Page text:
In Zamora, supra, the regional board had concluded that the claimant was permanently and totally disabled, implicitly rejecting Dr. Kogut's report, which stated that the claimant had a moderate mental impairment of "40-55%."Summary of this case from State ex Rel. Didiano v. Beshara
Submitted February 8, 1989 —
Decided August 16, 1989.
Workers' compensation — Review of commission's decision — Evidence rejected by commission may not later be relied on to deny claim.
APPEAL from the Court of Appeals for Franklin County, No. 86AP-371.
Rosalio Zamora, relator-appellee, injured his right ankle and right foot in 1963 while in the course of and arising from his employment with appellant Duerk-Shasteen, Inc. His workers' compensation claim was allowed by the Industrial Commission, respondent-appellant. Subsequently, the claim was amended to include sprain of the ligaments of the right sacroiliac joint, post-traumatic arthritis of the right foot and ankle, and osteoarthritis, L-5, S-1, vertebral interspace.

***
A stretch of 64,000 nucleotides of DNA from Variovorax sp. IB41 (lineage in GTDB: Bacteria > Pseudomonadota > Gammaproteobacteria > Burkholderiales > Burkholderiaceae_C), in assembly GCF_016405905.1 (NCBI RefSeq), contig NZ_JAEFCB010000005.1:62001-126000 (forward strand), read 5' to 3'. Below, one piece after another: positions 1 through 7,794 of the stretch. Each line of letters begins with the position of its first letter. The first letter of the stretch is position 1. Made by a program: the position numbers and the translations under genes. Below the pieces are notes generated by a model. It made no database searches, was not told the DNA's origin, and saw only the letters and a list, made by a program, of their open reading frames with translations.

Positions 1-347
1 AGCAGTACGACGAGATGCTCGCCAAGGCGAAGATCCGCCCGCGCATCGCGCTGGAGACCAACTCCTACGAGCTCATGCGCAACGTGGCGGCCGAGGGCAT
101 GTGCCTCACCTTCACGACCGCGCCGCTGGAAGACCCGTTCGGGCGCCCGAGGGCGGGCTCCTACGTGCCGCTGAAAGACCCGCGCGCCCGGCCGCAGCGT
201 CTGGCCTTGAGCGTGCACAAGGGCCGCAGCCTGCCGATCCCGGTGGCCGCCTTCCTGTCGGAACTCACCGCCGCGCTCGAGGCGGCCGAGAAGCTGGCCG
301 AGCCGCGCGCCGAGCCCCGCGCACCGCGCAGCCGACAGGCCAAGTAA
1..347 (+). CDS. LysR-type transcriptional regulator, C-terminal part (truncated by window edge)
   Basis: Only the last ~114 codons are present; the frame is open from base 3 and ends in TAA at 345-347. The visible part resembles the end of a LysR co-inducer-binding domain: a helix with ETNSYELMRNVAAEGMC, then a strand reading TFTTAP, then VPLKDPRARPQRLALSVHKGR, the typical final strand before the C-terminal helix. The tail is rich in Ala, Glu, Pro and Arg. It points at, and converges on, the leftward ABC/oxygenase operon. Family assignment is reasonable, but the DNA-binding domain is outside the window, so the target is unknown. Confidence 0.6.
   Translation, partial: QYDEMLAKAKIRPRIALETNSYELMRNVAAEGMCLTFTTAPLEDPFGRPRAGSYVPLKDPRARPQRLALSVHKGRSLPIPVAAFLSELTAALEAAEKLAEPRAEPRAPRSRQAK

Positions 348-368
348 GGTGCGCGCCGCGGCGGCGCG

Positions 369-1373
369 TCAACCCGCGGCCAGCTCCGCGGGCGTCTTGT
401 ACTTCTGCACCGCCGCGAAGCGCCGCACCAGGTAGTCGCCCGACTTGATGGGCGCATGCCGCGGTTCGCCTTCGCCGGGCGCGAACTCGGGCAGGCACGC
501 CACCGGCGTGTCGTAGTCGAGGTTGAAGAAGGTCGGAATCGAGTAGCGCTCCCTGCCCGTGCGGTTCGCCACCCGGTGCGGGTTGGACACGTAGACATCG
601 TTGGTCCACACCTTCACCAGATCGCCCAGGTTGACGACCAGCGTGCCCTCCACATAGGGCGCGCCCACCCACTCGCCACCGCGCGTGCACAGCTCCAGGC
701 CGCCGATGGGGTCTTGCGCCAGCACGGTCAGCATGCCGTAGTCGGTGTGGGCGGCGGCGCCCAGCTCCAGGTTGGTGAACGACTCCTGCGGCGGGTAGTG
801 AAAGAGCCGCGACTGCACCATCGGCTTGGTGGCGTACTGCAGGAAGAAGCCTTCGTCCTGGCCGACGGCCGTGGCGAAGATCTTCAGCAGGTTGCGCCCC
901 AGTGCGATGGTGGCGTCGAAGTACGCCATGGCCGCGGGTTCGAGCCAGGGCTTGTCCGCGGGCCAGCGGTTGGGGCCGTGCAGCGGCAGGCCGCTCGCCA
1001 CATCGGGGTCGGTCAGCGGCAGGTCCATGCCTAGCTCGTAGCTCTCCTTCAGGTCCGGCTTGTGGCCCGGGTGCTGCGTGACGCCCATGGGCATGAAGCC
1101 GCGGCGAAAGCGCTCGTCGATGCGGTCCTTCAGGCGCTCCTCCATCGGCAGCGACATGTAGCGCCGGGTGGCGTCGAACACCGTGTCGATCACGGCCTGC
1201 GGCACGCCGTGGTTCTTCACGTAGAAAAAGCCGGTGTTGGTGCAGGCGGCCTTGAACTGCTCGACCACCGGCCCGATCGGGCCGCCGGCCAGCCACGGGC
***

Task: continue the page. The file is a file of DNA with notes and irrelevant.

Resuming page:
On March 22, 1984, Zamora again moved to amend the claim "to include the allowance of an aggravation of depression." Simultaneously, he applied for permanent and total disability compensation based on his physical and mental conditions. Medical reports were received from Joseph Mann, M.D., T.H. Brown, Jr., M.D., Dennis W. Kogut, Ph.D., Charles E. Barger, D.O., and Keith D. Westendorf, D.C. Drs. Brown and Kogut filed specialists' reports at the request of the commission.
In a report dated March 2, 1984, following a February 27, 1984 examination, Dr. Mann reported on Zamora's mental impairment. Dr. Mann found Zamora to be "suffering from depression in the severe range" and "permanently and totally disabled." The report acknowledged Zamora's physical impairments, but did not evaluate them.